In fact, investors can find a silver lining from South Korea’s BTS’s live concert ‘Bang Bang Con’. Check out this live reaction from a viewer attending it online. Based on Straits Times’ article, the online concert welcomed 756,000 viewers at its peak and raked in an estimated S$26 million based on selling price of S$35 (1/5 of usual ticket price).

The management team also expressed their intention to head towards this direction:

“During this period, we have also noticed a rising demand for virtual concerts. The Group is currently working on digital distribution and live streaming of these shows. We are looking to gradually roll out concerts in 3Q FY2021 in markets which have resumed economic activities.”

3) Potential Buyout by much Larger Peers

If you have done some research, you would be aware of this live concert company based in U.S. called Live Nation Entertainment. It actually expanded to Taiwan and Singapore in Feb 2020 via its subsidiary called Ticketmaster. You can find out more about their expansion here and here.

Trading at S$0.135, UnUsUaL’s market capitalization stands at a mere S$138.9 million. This is in stark contrast to its peers like Live Nation Entertainment which boasts a US$11.2 billion.

During such a depressed period where no one knows when the crisis will end, there may be a chance that Live Nation may choose to undertake an acquisition of smaller peer – UnUsUaL Entertainment.


To conclude, UnUsUaL has an asset-light and relationship-based business model. This allows the firm to be in a good position to swerve through this prolonged crisis.

Although it may take a long time to stage a full recovery with the ongoing pandemic, the pent-up demand and pivot to online concerts may help UnUsUaL emerge even stronger than before.

Links for Reference

Earnings of Alliance Healthcare surged 635.1% to $2.3 million in FY2020 ended June 30, from the $0.3 million posted a year ago. The latest full-year results is a first for the company which went public at 20.5 cents a share on May 31 2019.

On a fully diluted basis, this translates to earnings per share of $1.12 in FY2020 compared to 15 cents in the previous year end.

The improved performance follows a 17.2% increase in its revenue to $42.8 million in FY2020, thanks to higher income from its pharmaceutical services segment which benefitted from hospitals’ stock piling of medical supplies to meet demand and in preparation of supply chain disruptions. 

The maiden contribution from its mobile and digital health services aided in lifting its income.

THE EDGE, 28 Aug 2020

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Eagle Hospitality Trust Sponsor Urges Collaboration to Save REIT

  •  Urban Commons believes it is time to unite and deliver a sustainable survival plan for the REIT
  • The Sponsor objects to deliberately being portrayed in a negative light

GEM COMM SINGAPORE, August 21, 2020 – In a Breach Notice sent to Eagle Hospitality Trust (EHT or REIT), Urban Commons (UC or Sponsor or Master Lessee), the Los Angeles-based real estate investment and development firm and Sponsor of EHT, has strongly objected to the continuous negative aspersions being levelled against it by EHT. UC believes that its reputation is being deliberately damaged at the behest of EHT’s advisors and this is against the best interests of the ordinary unitholders of the Trust as the focus should be about the survival of the business.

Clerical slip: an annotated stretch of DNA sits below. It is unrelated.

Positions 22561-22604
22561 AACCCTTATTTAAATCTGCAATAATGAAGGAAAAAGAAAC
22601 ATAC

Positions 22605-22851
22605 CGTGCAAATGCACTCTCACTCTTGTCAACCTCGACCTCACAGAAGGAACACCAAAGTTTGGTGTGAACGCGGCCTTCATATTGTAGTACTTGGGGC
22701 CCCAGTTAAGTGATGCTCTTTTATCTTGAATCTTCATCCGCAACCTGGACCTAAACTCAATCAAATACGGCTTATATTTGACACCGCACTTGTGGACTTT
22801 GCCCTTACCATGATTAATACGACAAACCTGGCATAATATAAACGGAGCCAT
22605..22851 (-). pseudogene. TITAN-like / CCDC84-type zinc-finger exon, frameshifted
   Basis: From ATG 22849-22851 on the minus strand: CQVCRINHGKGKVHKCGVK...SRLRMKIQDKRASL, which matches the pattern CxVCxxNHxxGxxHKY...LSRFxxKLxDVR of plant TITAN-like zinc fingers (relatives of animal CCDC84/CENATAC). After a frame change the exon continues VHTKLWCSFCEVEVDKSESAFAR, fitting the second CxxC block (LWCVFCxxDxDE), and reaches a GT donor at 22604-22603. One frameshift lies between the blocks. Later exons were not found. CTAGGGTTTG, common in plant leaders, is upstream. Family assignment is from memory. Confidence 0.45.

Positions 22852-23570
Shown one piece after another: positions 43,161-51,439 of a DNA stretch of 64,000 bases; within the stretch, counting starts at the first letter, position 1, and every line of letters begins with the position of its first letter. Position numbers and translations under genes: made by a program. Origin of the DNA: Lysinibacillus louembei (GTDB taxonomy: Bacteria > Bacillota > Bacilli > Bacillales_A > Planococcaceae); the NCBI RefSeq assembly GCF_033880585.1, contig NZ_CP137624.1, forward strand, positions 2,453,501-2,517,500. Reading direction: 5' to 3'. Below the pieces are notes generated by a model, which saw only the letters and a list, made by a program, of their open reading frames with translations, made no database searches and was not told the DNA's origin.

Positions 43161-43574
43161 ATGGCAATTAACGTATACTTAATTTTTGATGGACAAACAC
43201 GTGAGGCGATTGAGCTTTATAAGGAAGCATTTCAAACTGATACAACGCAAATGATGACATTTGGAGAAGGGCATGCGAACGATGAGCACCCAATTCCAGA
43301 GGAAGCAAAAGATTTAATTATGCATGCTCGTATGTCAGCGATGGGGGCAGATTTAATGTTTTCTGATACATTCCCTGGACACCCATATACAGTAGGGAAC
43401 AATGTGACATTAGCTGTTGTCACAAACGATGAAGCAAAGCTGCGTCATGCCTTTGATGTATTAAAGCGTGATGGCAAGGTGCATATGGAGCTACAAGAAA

Access Full Media Release

An ageing population and rising healthcare costs are long-term trends that Alliance Healthcare is zeroing in on as it expands its managed healthcare services business, executive chairman and CEO Barry Thng told The Business Times.

The Catalist-listed firm in January took a 55 per cent stake in home-based care startup Jaga-Me for S$3.5 million, and in May rolled out a digital health platform for corporate clients aimed at making healthcare more accessible.

Through its investment in Jaga-Me, Alliance now wants to expand its managed healthcare business further by bringing care directly to the doorsteps of patients, including the elderly. Jaga-Me’s smartphone platform connects over 500 licensed healthcare professionals to people who have chronic diseases or require post-hospitalisation care.

Alliance and Jaga-Me are working on some pilot projects with insurers to test aspects such as cost-efficiency and customer experience.

One of the cases Jaga-Me handled involved a 68-year-old female who suffered a haemorrhagic stroke and was bed-bound. Her stay in a private hospital cost an average of S$1,500 a day, translating to S$45,000 a month.

The patient was eventually moved to home-based care. Jaga-Me created a personalised care plan that included home-nursing procedures, medical care, caregiver training and home physiotherapy. Together with a domestic helper hired for assistance, the monthly cost came up to S$9,500.


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UnUsUaL keeps faith in live events

Although event producer’s revenue stream has faltered, its costs are down and it has not had to worry about layoffs or cash concerns so far. Its CEO is eyeing post-Covid plans.
(Business Times 06/07/2020)

FOR a chief executive officer of an event producer, Leslie Ong is unusually positive. By a stroke of good fortune, Mr Ong’s firm UnUsUaL Ltd was entering a lull period just as the Covid-19 outbreak turned into a pandemic and only a few events had to be postponed.

“Most of our big gigs and plans and tours were done by then,” Mr Ong said. Although UnUsUaL’s revenue stream has faltered, its costs are also down and the company has not had to worry about layoffs or cash concerns so far. In fact, Mr Ong is already making post-Covid plans.